Coal Production Drop Hurts Other Industries
By Jonathan Gallardo
January 5, 2021 - The year-over-year decline in taxable sales in the third quarter in Campbell County, Wyoming was the largest in four years, and the Energy Capital of the Nation is recovering more slowly than the rest of the state.
July through September, there was $20.45 million in taxable sales in the county, a 32.5% drop, or nearly $10 million, from the third quarter of 2019, when it was $30.3 million.
Nearly half of that decline was from the mining industry, which brought in $4.69 million less for a 54.8% decrease over the same time last year.
Operations continue at Dry Fork Station in Gillette in August.
Photo: Cayla Nimmo, Star-Tribune
Wenlin Liu, chief economist with the Wyoming Economic Analysis Division, said the large drop led to steep declines in other industries that are closely linked to mining, such as construction, wholesale trade, manufacturing and transportation.
Manufacturing dropped 49%, wholesale trade decreased 44% and construction declined by 39%.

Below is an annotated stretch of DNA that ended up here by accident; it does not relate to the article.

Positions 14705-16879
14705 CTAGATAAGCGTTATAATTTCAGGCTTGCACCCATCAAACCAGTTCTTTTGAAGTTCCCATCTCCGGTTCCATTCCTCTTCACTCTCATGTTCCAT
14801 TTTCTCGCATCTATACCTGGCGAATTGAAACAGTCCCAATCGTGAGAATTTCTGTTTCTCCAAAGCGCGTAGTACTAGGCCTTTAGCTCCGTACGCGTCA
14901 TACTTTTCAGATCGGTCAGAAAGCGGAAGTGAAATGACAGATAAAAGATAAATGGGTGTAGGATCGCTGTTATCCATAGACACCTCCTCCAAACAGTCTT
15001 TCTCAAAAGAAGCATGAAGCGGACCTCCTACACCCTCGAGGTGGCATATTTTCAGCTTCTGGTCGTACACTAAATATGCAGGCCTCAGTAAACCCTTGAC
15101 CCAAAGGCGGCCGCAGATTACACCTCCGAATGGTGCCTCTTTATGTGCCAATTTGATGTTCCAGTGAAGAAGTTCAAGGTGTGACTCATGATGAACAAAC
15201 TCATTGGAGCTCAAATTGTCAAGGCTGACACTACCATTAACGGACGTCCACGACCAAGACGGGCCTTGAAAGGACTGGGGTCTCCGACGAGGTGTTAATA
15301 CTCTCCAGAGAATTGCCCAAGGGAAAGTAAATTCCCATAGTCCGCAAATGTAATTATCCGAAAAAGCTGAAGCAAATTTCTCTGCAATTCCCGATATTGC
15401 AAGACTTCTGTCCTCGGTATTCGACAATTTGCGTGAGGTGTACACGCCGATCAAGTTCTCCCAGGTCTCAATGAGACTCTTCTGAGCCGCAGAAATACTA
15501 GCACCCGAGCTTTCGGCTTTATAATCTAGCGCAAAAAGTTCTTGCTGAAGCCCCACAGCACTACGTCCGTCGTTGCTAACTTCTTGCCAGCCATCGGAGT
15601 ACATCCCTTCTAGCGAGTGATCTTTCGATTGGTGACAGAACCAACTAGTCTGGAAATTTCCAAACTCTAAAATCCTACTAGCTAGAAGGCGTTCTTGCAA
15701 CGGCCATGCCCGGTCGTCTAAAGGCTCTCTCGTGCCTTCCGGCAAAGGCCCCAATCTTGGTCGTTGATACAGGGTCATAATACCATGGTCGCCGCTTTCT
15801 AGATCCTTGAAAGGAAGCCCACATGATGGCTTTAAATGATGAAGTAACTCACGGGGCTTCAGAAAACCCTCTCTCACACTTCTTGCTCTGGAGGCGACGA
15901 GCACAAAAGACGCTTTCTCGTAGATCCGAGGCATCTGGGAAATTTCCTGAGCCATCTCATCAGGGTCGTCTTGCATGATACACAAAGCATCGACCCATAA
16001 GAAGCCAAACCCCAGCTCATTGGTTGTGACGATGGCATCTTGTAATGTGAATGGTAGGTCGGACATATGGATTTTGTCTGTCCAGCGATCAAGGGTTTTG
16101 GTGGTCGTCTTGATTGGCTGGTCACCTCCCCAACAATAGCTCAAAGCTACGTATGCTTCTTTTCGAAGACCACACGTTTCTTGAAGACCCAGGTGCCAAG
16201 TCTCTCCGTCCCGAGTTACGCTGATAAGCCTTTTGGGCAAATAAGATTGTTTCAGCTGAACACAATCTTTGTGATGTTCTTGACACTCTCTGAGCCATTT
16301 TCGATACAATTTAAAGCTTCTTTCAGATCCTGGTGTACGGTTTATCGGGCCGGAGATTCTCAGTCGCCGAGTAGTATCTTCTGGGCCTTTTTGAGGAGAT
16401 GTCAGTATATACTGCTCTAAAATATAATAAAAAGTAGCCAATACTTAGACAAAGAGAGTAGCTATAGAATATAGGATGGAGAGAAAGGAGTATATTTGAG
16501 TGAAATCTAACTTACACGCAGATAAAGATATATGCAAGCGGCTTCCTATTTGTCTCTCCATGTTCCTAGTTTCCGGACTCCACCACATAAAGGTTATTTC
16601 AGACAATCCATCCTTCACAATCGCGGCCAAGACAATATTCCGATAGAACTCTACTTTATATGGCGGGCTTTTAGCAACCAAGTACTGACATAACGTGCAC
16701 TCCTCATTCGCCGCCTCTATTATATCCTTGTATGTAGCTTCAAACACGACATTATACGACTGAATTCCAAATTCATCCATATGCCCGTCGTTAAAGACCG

Financial activities, which includes vehicle and equipment rentals and leasing, dropped by 28%. And the category “Other Services,” which includes equipment repairs, was down 45%.
The year-over-year drop is nearly identical to the third quarter of 2016, Liu said. Then, the drop was 32.7%, mainly due to a big dip in coal production after hundreds of mine workers were laid off in April 2016.
There were some industries that showed a slighter decrease, but Campbell County still lagged behind the state. Retail trade dropped 13.4%, compared to a 2% decrease statewide. And public administration, which reflects vehicle sales, dropped 2.3% in Campbell County, while it increased by double digits statewide.
The decrease in mining was somewhat offset by wind power in southeastern Wyoming. Carbon, Albany and Laramie counties saw increases of 95.3%, 46.5% and 26.1%, respectively.
Converse County declined 27%, but Liu said that if it weren’t for wind power projects, it could be looking at a 54% decline.
Moving forward, Liu expects the fourth quarter to be similar to the third with little to no improvement.
“Coal production is probably going to continue to shrink. We’re just not sure how fast,” he said.
If there is one bright spot, it’s that natural gas prices are expected to increase next year, which bodes well for coal, Liu said.
With a president that looks to be far less friendly to fossil fuels than Donald Trump has been, restrictions on new leasing and fracking are a concern, Liu said. But it won’t happen immediately.
However, the wind projects in southern Wyoming are promising, Liu added, and the whole state has potential for both wind and solar power.
Still, it will be a while before the economy starts looking up again, Liu said.
“Probably we’ll have to wait until the second half of 2021 before things really improve,” he said.